Conduct the test on your patient if they are experiencing the symptoms of a tear, such as:

  • Wrist weakness
  • Popping or grinding feeling
  • Bruising
  • Limited range of motion
  • Pain when the wrist is bent backward
  • Pain and swelling at the wrist’s back side, which has been worsening over several days

The Watson Test is commonly employed in several medical fields. 

  • In sports medicine, athletes often present with wrist injuries due to falls, sudden impacts, or overuse.
  • Orthopedic surgeons also frequently utilize Watson Tests, as these professionals often deal with bone and ligament injuries.
  • Physiotherapists rely on the Watson Test to assess the wrist's condition before designing a rehabilitation program.
  • General practitioners may use the Watson Test as part of their initial examination when a patient presents with wrist pain. It offers a quick, non-invasive method to detect potential ligament damage, helping direct appropriate referrals to specialists if necessary.

Research & evidence

Since its inception by David Watson, the Watson Test has been extensively researched and validated as a robust tool for detecting scapholunate instability. According to several research papers, the Scaphoid Shift Test can be a preliminary test to identify, confirm, and diagnose scapholunate ligament tears that can worsen and become scapholunate interosseous ligament instability (SLIL). However, it cannot be used as the sole basis.

On a brighter note, however, the test is still useful because, according to Wolfe (1994), the test can give practitioners an idea of the severity of the displacement based on the stiffness of the patient’s wrist while it’s being radially deviated. Valdes (2013) reports that it has enough clinical value to rule out scapholunate ligament tears despite having a low value to confirm it. Park (2003) reports that the test may still confirm suspicions of scaphoid instability, especially if the patient gets a positive test result due to pain.

Research on thermal shrinkage for scapholunate instability also emphasized the Watson Test's importance, particularly in cases where apprehension with pain during the examination was an evident source (Danoff et al., 2011). Moreover, studies on injuries to the scapholunate ligament in children recognized the Watson Test's role in revealing the scapholunate instability among younger populations (Alt et al., 2004).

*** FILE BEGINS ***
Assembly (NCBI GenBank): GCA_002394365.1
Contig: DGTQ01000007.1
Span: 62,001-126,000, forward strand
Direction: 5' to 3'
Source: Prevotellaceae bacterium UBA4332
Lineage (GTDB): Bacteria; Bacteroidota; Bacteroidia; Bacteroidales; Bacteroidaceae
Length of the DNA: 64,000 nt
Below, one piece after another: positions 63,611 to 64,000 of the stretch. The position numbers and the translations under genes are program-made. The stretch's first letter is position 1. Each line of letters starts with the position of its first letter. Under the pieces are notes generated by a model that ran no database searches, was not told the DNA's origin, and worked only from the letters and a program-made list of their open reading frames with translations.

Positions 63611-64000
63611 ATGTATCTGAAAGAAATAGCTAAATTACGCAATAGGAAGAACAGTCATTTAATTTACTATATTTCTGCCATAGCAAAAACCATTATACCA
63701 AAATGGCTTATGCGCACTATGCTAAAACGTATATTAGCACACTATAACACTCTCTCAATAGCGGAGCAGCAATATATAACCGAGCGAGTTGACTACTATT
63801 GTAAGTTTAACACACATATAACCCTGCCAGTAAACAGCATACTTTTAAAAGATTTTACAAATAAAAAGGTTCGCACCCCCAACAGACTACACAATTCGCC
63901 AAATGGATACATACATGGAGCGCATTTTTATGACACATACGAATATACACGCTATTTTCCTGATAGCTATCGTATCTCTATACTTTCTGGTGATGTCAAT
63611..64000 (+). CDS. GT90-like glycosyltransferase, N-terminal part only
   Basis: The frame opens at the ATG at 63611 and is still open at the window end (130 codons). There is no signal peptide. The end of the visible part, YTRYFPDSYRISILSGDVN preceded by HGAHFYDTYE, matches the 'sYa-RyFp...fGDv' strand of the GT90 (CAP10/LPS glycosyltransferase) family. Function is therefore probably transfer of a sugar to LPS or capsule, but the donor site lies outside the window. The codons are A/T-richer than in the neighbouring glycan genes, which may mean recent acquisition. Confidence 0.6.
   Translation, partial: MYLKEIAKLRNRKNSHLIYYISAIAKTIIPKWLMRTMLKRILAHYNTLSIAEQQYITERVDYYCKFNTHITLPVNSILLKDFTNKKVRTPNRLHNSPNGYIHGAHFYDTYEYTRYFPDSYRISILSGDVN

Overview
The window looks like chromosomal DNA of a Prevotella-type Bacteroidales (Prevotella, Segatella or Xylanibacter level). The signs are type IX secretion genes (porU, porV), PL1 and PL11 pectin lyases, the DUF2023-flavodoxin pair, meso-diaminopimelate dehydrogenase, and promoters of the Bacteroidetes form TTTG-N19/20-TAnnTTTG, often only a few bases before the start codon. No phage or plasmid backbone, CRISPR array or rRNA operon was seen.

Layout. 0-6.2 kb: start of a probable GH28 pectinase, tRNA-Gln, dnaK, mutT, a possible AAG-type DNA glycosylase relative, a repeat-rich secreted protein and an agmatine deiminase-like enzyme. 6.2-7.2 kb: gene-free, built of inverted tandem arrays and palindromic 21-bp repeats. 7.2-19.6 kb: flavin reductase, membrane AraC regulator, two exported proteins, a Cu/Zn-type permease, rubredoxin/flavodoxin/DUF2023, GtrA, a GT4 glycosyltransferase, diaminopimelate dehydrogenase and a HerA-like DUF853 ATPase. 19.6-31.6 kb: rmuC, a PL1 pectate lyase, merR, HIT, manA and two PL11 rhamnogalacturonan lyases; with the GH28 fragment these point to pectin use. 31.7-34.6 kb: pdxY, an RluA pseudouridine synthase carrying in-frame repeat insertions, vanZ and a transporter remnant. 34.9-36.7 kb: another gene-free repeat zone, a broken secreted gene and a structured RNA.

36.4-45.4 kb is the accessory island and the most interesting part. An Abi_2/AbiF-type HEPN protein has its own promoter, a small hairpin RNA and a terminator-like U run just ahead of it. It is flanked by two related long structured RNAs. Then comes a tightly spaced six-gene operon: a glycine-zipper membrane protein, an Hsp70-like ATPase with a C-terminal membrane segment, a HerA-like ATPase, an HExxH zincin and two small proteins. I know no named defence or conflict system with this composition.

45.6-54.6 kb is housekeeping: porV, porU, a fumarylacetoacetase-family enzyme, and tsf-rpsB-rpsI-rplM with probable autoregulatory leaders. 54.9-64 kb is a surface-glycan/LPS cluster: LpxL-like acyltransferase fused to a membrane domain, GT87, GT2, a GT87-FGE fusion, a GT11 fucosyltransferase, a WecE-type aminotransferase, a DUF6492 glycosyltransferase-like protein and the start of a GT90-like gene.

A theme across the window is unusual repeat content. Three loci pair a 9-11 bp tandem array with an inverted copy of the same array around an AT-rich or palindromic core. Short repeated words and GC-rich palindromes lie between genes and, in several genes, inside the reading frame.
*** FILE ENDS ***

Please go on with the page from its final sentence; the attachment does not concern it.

Alt, V., Gasnier, J., & Sicre, G. (2004). Injuries of the scapholunate ligament in children. Journal of Pediatric Orthopaedics B, 13(5), 326–329. https://doi.org/10.1097/01202412-200409000-00008

Danoff, J. R., Karl, J. W., Birman, M. V., & Rosenwasser, M. P. (2011). The use of thermal shrinkage for scapholunate instability. Hand Clinics, 27(3), 309–317. https://doi.org/10.1016/j.hcl.2011.06.005

Park, M. J. (2003). Radiographic observation of the scaphoid shift test. The Journal of Bone and Joint Surgery. British Volume, 85-B(3), 358–362. https://doi.org/10.1302/0301-620x.85b3.13699

Valdes, K., & LaStayo, P. (2013). The value of provocative tests for the wrist and elbow: A literature review. Journal of Hand Therapy, 26(1), 32–43. https://doi.org/10.1016/j.jht.2012.08.005

Wolfe, S. W., Gupta, A., & Crisco, J. J. (1997). Kinematics of the scaphoid shift test. The Journal of Hand Surgery, 22(5), 801–806. https://doi.org/10.1016/S0363-5023(97)80072-X

How do I know if I tore my scapholunate ligament?
How do I know if I tore my scapholunate ligament?

Commonly asked questions

How do I know if I tore my scapholunate ligament?

If you have an SL ligament rupture, you might experience wrist pain, swelling, and a clicking or popping sensation. Consult a healthcare professional for an accurate diagnosis and treatment plan.

What does Watson's test test for?

Watson's Test is used to assess scapholunate ligament injuries, helping to identify instability in the scapholunate ligament of the wrist.

How do you fix a scapholunate ligament tear?

Treatment for a scapholunate ligament tear may include rest, ice, compression, and elevation (RICE), along with physical therapy to strengthen the wrist. In advanced cases, surgical intervention might be necessary to repair the ligament.